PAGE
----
In some parts of Dade County, Florida, perinatal mortality rate have revealed serious problems in the delivery of health care to poor pregnant women. From 1982-1985, the reported perinatal mortality rates varied from 32-36 per 1000 live births, more than double the national average. Under the leadership of the Primary Health Care Consortium of Dade County (a federation of community health centers and other primary care providers), National Health Service Corps obstetricians and pediatricians served inner-city, medically needy patients as part of a coordinated perinatal plan from 1987-1989. Data on fetal and neonatal deaths, collected from census tracts adjacent to the community health centers, were used to study the impact of Corps obstetrician and pediatrician placement. The respective perinatal mortality rates were compared with those of 1986 as historic controls. Within a year, the overall perinatal mortality rate was reduced by 45%. As a result, an estimated 320 lives were saved between 1987-1989. This public health achievement represents a measurable impact due to assignment of National Health Service Corps physicians and can be used as a working model to reduce perinatal mortality in medically underserved communities in the United States.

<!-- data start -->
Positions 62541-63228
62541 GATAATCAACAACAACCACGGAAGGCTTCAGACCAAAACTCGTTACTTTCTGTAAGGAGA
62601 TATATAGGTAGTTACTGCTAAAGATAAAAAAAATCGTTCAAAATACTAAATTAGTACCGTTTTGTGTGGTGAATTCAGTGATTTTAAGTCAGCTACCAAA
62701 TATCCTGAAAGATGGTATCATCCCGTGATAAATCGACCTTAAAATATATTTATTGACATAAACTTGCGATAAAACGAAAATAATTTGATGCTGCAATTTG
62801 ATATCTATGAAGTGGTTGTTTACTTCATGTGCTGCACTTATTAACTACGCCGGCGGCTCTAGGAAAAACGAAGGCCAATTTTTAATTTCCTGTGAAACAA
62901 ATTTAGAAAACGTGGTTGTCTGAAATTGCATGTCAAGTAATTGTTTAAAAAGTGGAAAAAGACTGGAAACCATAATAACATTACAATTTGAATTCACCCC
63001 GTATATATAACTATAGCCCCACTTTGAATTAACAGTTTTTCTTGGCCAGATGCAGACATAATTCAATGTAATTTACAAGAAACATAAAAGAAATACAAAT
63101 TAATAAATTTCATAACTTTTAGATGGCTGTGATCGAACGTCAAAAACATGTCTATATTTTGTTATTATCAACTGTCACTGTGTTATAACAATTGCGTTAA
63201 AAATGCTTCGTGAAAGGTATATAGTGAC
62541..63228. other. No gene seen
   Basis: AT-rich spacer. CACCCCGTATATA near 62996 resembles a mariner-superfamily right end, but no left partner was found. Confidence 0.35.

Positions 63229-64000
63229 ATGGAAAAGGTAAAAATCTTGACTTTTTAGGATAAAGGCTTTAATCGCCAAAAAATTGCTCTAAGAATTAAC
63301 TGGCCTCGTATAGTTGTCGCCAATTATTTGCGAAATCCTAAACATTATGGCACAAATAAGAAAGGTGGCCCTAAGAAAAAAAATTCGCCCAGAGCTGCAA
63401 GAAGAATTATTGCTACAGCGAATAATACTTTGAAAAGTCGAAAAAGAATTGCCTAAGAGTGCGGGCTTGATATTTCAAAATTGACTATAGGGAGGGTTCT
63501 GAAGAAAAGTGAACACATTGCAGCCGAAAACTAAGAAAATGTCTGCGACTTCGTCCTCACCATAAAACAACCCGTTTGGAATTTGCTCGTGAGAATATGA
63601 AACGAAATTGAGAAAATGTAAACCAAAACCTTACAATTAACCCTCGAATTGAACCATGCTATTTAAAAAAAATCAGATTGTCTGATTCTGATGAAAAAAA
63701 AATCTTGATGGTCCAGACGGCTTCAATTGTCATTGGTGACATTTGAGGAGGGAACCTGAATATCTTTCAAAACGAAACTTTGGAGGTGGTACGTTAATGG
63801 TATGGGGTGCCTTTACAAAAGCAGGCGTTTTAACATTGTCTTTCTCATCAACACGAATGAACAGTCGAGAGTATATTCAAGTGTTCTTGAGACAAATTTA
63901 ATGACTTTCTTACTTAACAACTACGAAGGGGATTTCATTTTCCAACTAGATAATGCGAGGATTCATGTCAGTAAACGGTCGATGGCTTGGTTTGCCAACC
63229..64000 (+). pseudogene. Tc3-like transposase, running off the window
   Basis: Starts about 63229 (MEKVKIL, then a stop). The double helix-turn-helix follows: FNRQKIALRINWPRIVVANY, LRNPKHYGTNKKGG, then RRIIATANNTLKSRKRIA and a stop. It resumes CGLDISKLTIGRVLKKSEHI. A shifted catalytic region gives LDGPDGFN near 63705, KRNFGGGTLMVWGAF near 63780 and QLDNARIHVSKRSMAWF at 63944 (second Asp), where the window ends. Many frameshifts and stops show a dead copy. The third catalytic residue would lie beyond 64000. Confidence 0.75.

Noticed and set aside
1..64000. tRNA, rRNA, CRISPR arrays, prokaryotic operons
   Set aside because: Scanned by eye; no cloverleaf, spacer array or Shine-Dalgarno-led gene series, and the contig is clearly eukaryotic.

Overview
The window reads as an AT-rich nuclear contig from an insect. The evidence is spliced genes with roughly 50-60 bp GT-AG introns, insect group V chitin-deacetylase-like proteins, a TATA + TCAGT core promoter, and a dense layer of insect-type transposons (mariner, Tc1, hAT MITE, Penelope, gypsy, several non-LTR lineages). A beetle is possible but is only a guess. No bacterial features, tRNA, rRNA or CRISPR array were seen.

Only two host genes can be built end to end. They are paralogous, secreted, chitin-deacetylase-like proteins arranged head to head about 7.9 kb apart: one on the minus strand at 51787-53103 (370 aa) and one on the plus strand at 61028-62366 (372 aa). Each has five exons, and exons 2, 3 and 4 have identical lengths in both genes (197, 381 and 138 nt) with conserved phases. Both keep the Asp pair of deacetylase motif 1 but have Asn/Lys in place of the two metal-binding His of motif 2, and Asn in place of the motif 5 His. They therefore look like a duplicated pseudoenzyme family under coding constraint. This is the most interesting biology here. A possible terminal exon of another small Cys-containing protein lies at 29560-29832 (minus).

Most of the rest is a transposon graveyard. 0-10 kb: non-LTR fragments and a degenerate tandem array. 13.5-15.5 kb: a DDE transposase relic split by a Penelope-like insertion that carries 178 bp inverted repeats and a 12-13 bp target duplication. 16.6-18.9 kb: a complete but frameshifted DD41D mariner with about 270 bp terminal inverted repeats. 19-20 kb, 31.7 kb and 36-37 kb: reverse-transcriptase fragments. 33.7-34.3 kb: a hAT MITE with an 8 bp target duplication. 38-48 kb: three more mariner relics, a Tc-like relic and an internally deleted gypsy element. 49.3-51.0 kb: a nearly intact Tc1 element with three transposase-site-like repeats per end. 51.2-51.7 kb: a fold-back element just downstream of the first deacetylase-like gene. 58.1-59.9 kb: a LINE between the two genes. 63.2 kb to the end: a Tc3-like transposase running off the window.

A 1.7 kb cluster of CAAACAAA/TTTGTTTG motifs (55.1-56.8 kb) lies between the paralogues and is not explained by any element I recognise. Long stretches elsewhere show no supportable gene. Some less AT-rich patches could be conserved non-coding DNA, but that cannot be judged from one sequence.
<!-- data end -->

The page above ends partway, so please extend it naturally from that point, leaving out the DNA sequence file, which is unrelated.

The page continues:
|Original language||English (US)|
|Number of pages||6|
|Journal||Obstetrics and gynecology|
|State||Published - Sep 1991|
ASJC Scopus subject areas
- Obstetrics and Gynecology